Bath tipper truck crash: Firm's advisor loses haulage licence
A haulier linked to the firm involved in the Bath tipper truck crash in which four people died has lost his licence.
Simon Nicholls operated three trucks from Whites Farm in Wiltshire and carried out safety checks for Grittenham Haulage, also based there.
Grittenham Haulage was responsible for the crash in Bath in 2015. The firm's owner and mechanic were both jailed.
Concluding the public inquiry, the traffic commissioner described Mr Nicholls' actions as "scary".
'Lack of knowledge'
Earlier, inspectors said they found a series of problems including vehicles being used without proper safety checks, a truck with the wrong number plate, and evidence Mr Nicholls drove a lorry displaying the wrong driver's licence.
They added that Mr Nicholls showed a lack of understanding of compliance.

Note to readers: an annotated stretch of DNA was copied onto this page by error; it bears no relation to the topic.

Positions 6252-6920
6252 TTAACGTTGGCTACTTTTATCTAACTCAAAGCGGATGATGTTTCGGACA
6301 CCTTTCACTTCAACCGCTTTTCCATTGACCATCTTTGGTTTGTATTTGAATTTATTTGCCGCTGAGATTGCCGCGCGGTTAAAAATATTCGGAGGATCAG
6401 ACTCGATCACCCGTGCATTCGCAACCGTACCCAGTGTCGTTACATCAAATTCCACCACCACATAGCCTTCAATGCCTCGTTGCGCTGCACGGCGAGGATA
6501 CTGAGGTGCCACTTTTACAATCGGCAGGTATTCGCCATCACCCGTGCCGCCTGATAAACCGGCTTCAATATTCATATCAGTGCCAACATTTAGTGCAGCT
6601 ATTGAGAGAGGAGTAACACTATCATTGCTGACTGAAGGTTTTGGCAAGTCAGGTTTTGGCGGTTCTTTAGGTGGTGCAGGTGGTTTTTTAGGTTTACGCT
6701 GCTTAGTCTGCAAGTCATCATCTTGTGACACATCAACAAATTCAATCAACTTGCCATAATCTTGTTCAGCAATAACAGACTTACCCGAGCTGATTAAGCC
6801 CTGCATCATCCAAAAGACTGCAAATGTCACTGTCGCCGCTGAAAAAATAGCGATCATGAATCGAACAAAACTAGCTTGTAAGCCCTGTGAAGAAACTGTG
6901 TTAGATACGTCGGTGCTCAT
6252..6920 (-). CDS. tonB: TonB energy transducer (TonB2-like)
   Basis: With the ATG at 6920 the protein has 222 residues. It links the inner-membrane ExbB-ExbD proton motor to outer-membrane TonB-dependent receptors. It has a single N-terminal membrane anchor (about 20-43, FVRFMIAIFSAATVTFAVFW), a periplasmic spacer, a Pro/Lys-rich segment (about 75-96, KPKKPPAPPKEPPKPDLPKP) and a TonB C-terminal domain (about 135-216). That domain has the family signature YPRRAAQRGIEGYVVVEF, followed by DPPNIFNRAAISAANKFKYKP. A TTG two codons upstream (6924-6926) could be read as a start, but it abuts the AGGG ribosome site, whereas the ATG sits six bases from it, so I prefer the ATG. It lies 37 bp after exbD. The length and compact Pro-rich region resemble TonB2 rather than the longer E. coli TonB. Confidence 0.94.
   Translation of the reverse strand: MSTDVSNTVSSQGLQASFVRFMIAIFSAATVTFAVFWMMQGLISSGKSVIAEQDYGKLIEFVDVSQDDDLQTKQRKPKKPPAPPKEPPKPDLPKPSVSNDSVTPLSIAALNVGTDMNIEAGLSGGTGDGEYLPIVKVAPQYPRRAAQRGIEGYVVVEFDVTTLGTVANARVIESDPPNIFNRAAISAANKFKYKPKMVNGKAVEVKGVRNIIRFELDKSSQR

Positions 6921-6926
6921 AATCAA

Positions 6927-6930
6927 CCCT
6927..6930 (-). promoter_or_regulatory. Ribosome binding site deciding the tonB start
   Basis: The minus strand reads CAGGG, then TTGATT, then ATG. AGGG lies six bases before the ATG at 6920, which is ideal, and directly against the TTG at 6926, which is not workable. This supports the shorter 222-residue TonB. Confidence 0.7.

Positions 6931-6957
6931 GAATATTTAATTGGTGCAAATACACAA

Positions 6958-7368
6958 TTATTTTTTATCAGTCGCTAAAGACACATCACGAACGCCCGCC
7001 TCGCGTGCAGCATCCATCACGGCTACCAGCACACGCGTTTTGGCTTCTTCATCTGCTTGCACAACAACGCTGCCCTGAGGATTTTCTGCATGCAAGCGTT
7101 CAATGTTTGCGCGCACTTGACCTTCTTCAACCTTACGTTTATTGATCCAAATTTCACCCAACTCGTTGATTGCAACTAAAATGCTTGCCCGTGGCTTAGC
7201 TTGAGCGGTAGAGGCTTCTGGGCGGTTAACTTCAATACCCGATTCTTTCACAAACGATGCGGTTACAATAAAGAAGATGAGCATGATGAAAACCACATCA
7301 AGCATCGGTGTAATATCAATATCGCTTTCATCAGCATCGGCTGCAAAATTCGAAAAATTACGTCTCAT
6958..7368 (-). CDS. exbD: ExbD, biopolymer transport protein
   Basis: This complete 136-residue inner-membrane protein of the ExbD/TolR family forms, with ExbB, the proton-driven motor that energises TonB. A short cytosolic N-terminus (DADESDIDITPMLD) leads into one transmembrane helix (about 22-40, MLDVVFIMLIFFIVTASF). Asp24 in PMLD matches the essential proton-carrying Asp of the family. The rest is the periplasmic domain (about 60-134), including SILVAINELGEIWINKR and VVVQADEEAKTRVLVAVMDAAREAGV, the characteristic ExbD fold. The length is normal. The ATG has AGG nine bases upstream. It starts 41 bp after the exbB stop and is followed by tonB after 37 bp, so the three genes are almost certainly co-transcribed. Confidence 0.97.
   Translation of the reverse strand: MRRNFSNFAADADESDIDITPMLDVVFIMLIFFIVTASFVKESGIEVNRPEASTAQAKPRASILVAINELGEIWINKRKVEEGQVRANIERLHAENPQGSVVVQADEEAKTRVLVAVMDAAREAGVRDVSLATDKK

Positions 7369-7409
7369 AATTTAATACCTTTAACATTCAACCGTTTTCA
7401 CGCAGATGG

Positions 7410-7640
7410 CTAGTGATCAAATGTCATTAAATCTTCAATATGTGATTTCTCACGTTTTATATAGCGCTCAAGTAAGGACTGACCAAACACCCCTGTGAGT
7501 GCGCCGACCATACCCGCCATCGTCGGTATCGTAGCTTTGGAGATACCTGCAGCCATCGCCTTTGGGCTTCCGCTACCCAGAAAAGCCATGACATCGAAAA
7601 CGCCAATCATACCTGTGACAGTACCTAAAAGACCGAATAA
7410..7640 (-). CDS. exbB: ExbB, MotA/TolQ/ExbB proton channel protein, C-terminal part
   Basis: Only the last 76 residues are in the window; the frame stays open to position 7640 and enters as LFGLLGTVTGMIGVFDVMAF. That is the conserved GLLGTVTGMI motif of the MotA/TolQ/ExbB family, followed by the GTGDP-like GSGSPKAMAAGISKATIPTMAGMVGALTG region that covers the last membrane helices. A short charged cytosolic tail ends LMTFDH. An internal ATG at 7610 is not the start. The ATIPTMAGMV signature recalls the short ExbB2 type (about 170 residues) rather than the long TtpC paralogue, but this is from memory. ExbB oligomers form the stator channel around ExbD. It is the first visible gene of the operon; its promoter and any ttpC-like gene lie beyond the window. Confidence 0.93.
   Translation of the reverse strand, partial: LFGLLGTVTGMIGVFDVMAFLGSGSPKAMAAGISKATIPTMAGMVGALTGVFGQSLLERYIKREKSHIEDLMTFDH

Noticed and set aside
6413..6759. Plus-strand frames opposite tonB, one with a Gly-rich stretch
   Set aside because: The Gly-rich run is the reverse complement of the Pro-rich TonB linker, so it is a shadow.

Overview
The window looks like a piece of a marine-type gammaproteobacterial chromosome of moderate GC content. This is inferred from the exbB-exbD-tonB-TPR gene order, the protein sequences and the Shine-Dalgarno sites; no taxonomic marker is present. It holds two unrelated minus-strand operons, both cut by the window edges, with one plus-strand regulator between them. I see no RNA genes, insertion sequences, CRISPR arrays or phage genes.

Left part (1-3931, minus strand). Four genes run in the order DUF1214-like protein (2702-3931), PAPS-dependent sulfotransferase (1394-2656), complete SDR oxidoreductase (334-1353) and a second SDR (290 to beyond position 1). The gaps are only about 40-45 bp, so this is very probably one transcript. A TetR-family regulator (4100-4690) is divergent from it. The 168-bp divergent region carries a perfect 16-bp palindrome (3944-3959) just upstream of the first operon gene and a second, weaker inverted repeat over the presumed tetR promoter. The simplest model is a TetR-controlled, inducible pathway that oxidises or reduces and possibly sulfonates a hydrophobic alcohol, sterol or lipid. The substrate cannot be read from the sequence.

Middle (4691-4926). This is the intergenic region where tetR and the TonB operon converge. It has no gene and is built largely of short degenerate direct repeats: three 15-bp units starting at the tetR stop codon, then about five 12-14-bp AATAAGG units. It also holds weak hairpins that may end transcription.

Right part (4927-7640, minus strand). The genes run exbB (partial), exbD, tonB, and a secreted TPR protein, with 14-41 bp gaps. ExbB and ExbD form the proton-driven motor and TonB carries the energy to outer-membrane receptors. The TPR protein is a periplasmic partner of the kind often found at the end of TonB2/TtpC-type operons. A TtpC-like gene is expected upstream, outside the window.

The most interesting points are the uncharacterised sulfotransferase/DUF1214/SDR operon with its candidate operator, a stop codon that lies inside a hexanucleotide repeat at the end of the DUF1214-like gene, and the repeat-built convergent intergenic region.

He told the inquiry he was test-running vehicles, but the traffic commissioner, Kevin Rooney, said one was spotted on the road 53 times.
Mr Rooney said: "I do not accept you were not operating commercially, it's inconceivable no other journeys were being made.
"One of the main requirements for a haulier is professional competence. I'm afraid today you've demonstrated a lack of knowledge."
Mr Nicholls' solicitor Liz Highams said her client accepted mistakes had been made but they could not be corrected.
His operators' licence will stop on 2 June for a period of time yet to be determined. He was also told he had lost his repute as a transport manager.
During the court case into the fatal tipper truck crash, Grittenham Haulage boss Matthew Gordon said he took advice from Simon Nicholls and that he helped with maintenance on trucks, including the one involved in the collision.
Mitzi Steady, four, Robert Parker, 59, Philip Allen, 52, and Stephen Vaughan, 34, all died in the crash in February 2015.